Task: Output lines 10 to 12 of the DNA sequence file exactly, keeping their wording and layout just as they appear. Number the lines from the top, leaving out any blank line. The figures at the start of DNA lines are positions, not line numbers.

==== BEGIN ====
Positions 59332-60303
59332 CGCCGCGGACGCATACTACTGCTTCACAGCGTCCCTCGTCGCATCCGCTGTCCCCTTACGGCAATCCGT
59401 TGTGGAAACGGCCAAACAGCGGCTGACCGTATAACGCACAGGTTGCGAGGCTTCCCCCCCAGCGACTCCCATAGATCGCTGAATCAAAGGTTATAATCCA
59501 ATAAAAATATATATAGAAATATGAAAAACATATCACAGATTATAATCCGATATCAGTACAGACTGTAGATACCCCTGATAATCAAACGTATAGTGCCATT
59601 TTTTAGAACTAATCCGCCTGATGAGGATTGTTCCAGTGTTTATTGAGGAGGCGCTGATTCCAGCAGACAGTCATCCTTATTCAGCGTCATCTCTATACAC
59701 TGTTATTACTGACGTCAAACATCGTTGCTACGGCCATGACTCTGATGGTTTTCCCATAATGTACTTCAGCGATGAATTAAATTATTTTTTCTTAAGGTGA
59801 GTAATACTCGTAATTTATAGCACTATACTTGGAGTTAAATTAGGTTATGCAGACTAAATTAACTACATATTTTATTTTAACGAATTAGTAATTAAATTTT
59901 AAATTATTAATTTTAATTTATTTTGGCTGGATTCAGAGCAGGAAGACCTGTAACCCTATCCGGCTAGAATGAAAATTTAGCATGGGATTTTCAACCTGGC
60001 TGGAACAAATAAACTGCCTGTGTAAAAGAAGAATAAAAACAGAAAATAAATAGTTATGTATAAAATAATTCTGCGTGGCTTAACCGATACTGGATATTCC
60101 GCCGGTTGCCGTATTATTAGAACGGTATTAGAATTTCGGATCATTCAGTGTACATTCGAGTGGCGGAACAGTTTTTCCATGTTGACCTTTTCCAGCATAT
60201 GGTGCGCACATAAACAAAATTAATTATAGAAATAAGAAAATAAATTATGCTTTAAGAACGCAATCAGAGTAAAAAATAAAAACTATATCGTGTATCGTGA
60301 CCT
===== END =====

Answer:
60101 GCCGGTTGCCGTATTATTAGAACGGTATTAGAATTTCGGATCATTCAGTGTACATTCGAGTGGCGGAACAGTTTTTCCATGTTGACCTTTTCCAGCATAT
60201 GGTGCGCACATAAACAAAATTAATTATAGAAATAAGAAAATAAATTATGCTTTAAGAACGCAATCAGAGTAAAAAATAAAAACTATATCGTGTATCGTGA
60301 CCT